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10 Things You Didn't Know About Sound

10 Things You Didn't Know About Sound

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Published by sparky19

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Categories:Types, Research
Published by: sparky19 on Nov 03, 2010
Copyright:Attribution Non-commercial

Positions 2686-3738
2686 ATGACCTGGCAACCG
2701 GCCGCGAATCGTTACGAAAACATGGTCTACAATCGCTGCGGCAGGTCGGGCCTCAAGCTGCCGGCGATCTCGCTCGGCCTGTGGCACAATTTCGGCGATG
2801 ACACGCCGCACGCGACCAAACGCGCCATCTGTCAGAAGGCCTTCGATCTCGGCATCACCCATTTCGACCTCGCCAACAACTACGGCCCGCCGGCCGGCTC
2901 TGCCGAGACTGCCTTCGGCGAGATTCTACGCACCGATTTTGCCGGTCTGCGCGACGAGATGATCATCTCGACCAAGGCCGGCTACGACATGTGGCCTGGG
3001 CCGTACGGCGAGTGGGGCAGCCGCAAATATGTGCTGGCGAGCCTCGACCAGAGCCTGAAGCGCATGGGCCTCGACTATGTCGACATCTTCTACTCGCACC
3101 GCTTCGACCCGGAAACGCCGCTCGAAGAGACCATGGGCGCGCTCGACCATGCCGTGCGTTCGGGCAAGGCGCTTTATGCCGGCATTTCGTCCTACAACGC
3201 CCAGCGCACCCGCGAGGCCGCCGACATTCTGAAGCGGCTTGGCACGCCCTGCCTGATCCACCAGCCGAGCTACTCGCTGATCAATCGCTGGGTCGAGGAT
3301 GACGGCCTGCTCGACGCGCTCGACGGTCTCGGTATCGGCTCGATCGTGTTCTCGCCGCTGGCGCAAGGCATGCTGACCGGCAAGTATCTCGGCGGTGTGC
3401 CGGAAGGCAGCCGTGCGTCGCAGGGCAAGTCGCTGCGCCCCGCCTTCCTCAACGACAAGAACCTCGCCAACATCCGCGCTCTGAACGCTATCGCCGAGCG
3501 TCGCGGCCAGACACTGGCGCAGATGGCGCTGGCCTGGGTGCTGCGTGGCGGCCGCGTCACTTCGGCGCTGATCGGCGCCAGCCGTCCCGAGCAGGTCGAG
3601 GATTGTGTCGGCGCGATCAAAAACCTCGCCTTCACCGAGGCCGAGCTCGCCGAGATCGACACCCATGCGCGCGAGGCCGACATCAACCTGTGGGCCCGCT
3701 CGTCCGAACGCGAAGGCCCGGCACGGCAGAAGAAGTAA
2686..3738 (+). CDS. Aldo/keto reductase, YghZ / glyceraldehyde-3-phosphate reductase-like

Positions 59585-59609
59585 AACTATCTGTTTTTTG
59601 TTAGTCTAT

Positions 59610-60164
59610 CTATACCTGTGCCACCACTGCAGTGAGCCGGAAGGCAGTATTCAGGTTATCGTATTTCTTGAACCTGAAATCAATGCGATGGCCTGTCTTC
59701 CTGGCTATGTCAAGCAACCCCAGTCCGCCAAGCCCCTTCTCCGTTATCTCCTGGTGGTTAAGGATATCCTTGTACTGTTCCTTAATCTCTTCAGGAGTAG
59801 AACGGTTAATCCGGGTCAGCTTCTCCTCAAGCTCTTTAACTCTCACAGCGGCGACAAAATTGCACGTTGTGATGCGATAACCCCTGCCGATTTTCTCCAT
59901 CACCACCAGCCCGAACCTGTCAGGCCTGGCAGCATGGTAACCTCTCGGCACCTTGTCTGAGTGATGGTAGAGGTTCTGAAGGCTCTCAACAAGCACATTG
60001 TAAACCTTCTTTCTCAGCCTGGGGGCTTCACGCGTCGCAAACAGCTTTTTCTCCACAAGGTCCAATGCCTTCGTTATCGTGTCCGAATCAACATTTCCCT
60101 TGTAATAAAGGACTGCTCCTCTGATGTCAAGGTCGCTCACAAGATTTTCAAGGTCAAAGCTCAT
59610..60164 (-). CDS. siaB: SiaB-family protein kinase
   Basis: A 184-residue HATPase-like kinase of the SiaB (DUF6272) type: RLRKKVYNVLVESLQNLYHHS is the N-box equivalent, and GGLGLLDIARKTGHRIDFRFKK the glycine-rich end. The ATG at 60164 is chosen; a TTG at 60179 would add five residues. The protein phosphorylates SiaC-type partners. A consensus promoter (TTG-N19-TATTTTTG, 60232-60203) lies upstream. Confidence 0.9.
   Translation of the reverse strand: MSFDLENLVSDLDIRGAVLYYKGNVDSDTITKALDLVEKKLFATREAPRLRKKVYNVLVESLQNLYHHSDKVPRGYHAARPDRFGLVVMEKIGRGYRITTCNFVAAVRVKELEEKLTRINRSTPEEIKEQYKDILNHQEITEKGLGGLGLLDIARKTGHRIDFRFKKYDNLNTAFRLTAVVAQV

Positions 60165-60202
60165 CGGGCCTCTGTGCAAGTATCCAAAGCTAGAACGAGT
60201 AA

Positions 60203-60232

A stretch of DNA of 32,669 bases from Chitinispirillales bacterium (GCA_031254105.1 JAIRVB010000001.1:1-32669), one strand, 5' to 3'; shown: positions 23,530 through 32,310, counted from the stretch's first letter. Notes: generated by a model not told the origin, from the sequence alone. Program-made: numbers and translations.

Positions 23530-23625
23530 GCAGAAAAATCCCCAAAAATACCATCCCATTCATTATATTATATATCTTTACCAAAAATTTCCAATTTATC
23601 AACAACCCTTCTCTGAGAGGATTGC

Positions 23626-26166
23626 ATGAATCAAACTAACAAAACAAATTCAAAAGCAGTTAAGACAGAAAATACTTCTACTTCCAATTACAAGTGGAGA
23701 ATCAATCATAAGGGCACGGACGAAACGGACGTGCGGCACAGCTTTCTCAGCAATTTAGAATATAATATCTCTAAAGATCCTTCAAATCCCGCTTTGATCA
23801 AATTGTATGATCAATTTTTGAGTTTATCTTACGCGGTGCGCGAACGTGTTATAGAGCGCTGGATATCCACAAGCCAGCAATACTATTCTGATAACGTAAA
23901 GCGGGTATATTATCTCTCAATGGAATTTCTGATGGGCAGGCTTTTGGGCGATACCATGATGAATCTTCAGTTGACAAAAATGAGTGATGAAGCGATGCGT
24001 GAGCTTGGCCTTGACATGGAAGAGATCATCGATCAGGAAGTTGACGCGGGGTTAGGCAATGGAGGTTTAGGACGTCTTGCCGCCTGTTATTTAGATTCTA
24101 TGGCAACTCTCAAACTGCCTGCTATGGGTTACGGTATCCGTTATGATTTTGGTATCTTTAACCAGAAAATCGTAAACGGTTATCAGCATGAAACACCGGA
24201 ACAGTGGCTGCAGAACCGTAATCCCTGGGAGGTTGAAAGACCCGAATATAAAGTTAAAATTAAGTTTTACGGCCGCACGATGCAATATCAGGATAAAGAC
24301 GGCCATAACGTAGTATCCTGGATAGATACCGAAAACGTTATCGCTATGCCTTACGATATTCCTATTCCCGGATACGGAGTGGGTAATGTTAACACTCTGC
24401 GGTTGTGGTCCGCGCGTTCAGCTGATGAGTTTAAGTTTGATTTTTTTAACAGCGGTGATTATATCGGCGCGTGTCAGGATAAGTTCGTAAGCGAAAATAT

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Editor's note: TED is a nonprofit organization devoted to "Ideas worth spreading," which it makesavailable through talks posted on its website. Julian Treasure, the author of "Sound Business," ischairman of UK-based audio branding specialist The Sound Agency and an international speaker onsound's effects on people, on business and on society.(CNN) --Most of us have become so used to suppressing noise that we don't think much about whatwe're hearing, or about how we listen. Yet our well-being is now being seriously damaged by modernsound. Here are 10 things about sound and health that you may not know:1.) You are a chord. This is obvious from physics, though it's admittedly somewhat metaphorical to callthe combined rhythms and vibrations within a human being a chord, which we usually understand to bean aesthetically pleasant audible collection of tones. But "the fundamental characteristic of nature isperiodic functioning in frequency, or musical pitch," according to C.T. Eagle. Matter is vibrating energy;therefore, we are a collection of vibrations of many kinds, which can be considered a chord.2.) One definition of health may be that that chord is in complete harmony. The World HealthOrganization defines health as "a state of complete physical, mental, and social well-being and notmerely the absence of disease or infirmity" which opens at least three dimensions to the concept. On aphilosophical level, Plato, Socrates, Pythagoras and Confucius all wrote at length about the relationshipbetween harmony, music and health (both social and physical). Here's Socrates: "Rhythm and harmonyfind their way into the inward places of the soul, on which they mightily fasten, imparting grace, andmaking the soul of him who is rightly educated graceful, or of him who is ill-educated ungraceful."3.) We see one octave; we hear ten. An octave is a doubling in frequency. The visual spectrum infrequency terms is 400-790 THz, so it's just under one octave. Humans with great hearing can hear from20 Hz to 20 KHz, which is ten octaves.4.) We adopt listening positions. Listening positions are a useful set of perspectives that can help peopleto be more conscious and effective in communication --because expert listening can be just as powerfulas speaking. For example, men typically adopt a reductive listening position, listening for something,often a point or solution.Women, by contrast, typically adopt an expansive listening position, enjoying the journey, going withthe flow. When unconscious, this mismatch causes a lot of arguments.Other listening positions include judgmental (or critical), active (or reflective), passive (or meditative)and so on. Some are well known and widely used; for example, active listening is trained into manytherapists, counselors and educators.5.) Noise harms and even kills. There is now wealth of evidence about the harmful effect of noise, andyet most people still consider noise a local matter, not the major global issue it has become.According to a 1999 U.S. Census report, Americans named noise as the number one problem inneighborhoods. Of the households surveyed, 11.3 percent stated that street or traffic noise wasbothersome, and 4.4 percent said it was so bad that they wanted to move. More Americans arebothered by noise than by crime, odors and other problems listed under "other bothersome conditions."TED.com: Music is medicine, music is sanity